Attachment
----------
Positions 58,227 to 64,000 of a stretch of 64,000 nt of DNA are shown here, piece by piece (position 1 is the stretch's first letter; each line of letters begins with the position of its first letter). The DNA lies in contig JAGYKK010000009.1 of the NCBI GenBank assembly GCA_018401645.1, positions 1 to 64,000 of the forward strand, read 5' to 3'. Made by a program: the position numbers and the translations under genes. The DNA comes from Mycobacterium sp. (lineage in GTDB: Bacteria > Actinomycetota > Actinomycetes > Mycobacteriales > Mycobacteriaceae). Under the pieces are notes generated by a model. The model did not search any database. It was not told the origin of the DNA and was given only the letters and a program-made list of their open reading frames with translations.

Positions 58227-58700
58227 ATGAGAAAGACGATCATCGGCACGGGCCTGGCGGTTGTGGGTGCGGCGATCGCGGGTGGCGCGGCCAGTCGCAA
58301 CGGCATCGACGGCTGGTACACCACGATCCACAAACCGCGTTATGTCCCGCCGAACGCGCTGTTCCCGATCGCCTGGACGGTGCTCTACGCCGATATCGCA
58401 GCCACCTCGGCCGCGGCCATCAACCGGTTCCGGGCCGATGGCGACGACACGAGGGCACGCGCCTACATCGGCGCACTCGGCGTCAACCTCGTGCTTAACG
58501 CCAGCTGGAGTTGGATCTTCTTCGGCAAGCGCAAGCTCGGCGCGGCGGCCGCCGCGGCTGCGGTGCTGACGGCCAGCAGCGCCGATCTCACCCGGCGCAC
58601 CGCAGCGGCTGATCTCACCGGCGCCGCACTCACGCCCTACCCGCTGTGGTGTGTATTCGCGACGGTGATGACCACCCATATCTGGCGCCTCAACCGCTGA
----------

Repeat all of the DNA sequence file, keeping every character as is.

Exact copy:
Positions 58,227 to 64,000 of a stretch of 64,000 nt of DNA are shown here, piece by piece (position 1 is the stretch's first letter; each line of letters begins with the position of its first letter). The DNA lies in contig JAGYKK010000009.1 of the NCBI GenBank assembly GCA_018401645.1, positions 1 to 64,000 of the forward strand, read 5' to 3'. Made by a program: the position numbers and the translations under genes. The DNA comes from Mycobacterium sp. (lineage in GTDB: Bacteria > Actinomycetota > Actinomycetes > Mycobacteriales > Mycobacteriaceae). Under the pieces are notes generated by a model. The model did not search any database. It was not told the origin of the DNA and was given only the letters and a program-made list of their open reading frames with translations.

Positions 58227-58700
58227 ATGAGAAAGACGATCATCGGCACGGGCCTGGCGGTTGTGGGTGCGGCGATCGCGGGTGGCGCGGCCAGTCGCAA
58301 CGGCATCGACGGCTGGTACACCACGATCCACAAACCGCGTTATGTCCCGCCGAACGCGCTGTTCCCGATCGCCTGGACGGTGCTCTACGCCGATATCGCA
58401 GCCACCTCGGCCGCGGCCATCAACCGGTTCCGGGCCGATGGCGACGACACGAGGGCACGCGCCTACATCGGCGCACTCGGCGTCAACCTCGTGCTTAACG
58501 CCAGCTGGAGTTGGATCTTCTTCGGCAAGCGCAAGCTCGGCGCGGCGGCCGCCGCGGCTGCGGTGCTGACGGCCAGCAGCGCCGATCTCACCCGGCGCAC
58601 CGCAGCGGCTGATCTCACCGGCGCCGCACTCACGCCCTACCCGCTGTGGTGTGTATTCGCGACGGTGATGACCACCCATATCTGGCGCCTCAACCGCTGA